2) "He says that in 10 years he has only seen one work of his publicly exhibited". That could be true, but it is not reflects the reality. I have seen many of his works in the last 10 years, most in Berlin (Alte Nationalgalerie, Deutsches Historisches Museum, Berlinersche Galerie, Jüdisches Museum), but also in Kunsthalle Karlsruhe or Landesgalerie Hannover for example. He is not forgotten in germany, only ignored in mainstream media.

James Gurney said...

Thanks, K.K.K., for the corrections. Let me say that I'm only quoting Fuchs, who studied with von Werner for a considerable time. When Fuchs says "nothing but eternity could have appeared to him as a possible measure of his fame's duration," I don't think he's disrespecting von Werner or saying that he was arrogant. On the contrary Fuchs is exceedingly respectful of the man he calls elsewhere in his memoir "his Excellency, Anton von Werner."

Reflecting back on his studies at the Berlin academy, Fuchs wrote: "As my two years' stay at the Academy in Berlin was drawing to a close, I looked back over my experiences and could not help feeling that I was progressing. Although art there doubtless moved in the good old channels which were emphasized by a Schaper and a von Werner, there was nevertheless a distinct current of fresh air and fresh ideas noticeable. It must be owned that to the more enlightened the Academy appeared stuffy and they left it. Personally, I felt otherwise. I had never looked upon it as other than those crutches by the help of which I might learn to walk. The thoroughness of the teaching appealed to me."

Fuchs explains that "during the Emperor William's reign, art was like soldiering, a matter of discipline. The highest form was the military picture or the monuments or memorials commemorating heroes of the Franco-Prussian war." Obviously that system of values was gone by 1925, not just for von Werner, but for people like Meissonier and Detaille.

On the second point, I'm glad to hear that several his works are on exhibit. Is there a good monograph on him or has there been a retrospective exhibition? Let's hope that his work will continue to be shown and appreciated.

Kunst Kommt Von Können said...

Thank you for clarifying Fuchs thoughts. There was a major exhibition of his work in 1993 and in connection with it they published a very good monograph, 'Geschichte in Bildern', 480 pages, Hirmer Verlag.

Rich said...

I'm glad Werner hasn't fall`n into oblivion, thanks once more James.
I wouldn't even know about him, hadn't there been a book on Menzel, with Werner's Versaille-mirror painting depicted, which I happened to came across.
There it was written that Menzel well had appreciated Werner's painting:

In those very times "be appreciated" and "held in esteem" by Adolph von Menzel ....well, that's what I'd call an "accolade".
Which is more than 100 years ago - jeez, what would "Adolph" have to say about the artscene today? Would he find it verging on the obscene? (Like the very name Adolf, ha ha.) We can't say, we just don't know; even as we can't proclaim how artistic evaluations might look 100 years hence, in the year 2119;-)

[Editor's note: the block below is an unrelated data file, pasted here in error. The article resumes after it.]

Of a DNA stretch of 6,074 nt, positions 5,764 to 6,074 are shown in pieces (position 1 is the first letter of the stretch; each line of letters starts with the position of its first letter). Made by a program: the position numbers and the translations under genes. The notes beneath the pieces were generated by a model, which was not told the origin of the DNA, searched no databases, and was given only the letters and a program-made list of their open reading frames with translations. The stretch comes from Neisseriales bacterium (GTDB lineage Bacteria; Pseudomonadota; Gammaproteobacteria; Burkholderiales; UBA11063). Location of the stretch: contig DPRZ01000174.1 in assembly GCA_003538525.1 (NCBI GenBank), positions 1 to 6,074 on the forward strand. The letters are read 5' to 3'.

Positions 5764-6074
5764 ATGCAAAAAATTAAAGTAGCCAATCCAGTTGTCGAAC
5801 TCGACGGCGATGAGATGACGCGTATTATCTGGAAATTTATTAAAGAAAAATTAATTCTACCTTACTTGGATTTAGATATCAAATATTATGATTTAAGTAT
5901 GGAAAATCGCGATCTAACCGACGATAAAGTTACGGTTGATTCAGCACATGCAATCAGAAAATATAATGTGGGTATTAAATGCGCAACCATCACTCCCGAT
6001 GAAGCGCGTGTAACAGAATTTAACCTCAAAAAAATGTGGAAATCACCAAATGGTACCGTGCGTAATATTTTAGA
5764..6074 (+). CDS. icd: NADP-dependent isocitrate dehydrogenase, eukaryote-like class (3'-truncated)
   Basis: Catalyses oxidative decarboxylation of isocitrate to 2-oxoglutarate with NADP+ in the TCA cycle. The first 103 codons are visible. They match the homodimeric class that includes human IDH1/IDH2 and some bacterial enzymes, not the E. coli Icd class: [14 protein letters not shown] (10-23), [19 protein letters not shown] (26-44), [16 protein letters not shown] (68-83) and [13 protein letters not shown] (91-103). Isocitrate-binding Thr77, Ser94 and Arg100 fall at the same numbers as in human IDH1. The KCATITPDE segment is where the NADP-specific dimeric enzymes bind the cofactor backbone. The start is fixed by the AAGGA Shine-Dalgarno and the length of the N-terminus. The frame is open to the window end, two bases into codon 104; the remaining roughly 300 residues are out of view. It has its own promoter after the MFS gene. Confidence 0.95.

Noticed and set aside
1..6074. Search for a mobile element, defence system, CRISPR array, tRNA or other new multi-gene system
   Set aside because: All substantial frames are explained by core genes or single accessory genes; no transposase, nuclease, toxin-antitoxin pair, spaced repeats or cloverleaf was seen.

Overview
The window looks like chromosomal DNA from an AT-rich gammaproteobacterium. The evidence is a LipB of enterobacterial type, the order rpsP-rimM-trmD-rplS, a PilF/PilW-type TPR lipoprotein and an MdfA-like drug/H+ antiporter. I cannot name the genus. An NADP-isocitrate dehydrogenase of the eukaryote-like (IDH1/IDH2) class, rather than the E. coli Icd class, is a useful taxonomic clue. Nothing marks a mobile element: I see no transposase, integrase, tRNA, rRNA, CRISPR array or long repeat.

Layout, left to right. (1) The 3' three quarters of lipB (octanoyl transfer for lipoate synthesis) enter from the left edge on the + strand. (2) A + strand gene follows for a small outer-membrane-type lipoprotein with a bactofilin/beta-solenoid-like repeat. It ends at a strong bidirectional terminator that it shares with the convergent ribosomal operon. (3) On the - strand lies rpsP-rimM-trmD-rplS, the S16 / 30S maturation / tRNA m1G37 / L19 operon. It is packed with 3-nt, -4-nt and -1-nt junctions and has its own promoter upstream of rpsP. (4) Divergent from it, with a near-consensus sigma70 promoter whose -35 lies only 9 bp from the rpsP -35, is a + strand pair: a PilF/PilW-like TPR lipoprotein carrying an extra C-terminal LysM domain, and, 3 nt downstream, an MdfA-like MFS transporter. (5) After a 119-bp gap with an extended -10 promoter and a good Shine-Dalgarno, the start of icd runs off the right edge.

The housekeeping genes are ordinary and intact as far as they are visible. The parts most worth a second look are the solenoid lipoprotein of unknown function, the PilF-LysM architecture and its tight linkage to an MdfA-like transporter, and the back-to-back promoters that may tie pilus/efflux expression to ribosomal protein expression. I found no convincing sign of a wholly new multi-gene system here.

Kunst Kommt Von Können said...

By the way, the last picture, The arrival of... was, at that time, considered only as 'color study' for a large mural. I have seen this study in person and it is always fascinating, how good these studies are.

Rich said...

You mean that last picture with this well rendered Saarbrücken Bridge arrival was nothing but just a "color study"?

That brings things into perspective, IMO: How would Werner's final result have looked like?

Just fascinating.

Kunst Kommt Von Können said...

Yes Rich.

The final painting isn't on display, but you can find an old photograph for example here:

It is, as we can assume, a little bit more finished in detail (not visible in this photograph) and we can find a few minor changes in composition.

James Gurney said...

Thanks, Kunst Kommt Von Können. In the post, I've added the reproduction of the finished painting after the preliminary study. It's interesting to compare them.

Kunst Kommt Von Können said...

One last footnote.

The picture was part of a cycle commissioned by the state.
Anton von Werner describes in his autobiography the annoyance he had with the art commission, which accused these sketches of lacking serious character.

For example, in the picture here, King William's arrival, there were, in there opinion, too many simple people depicted.
Left, e.g. a blacksmith, butcher or baker and on the right a city-known and popular maid with her basket.

Anton von Werner had, in preparing these images, many conversations with eyewitnesses, he studied the official files and painted many portrait studies. So he only partially accepted these presumptuous demands. Sadly for the maid, she had to retreat into the background.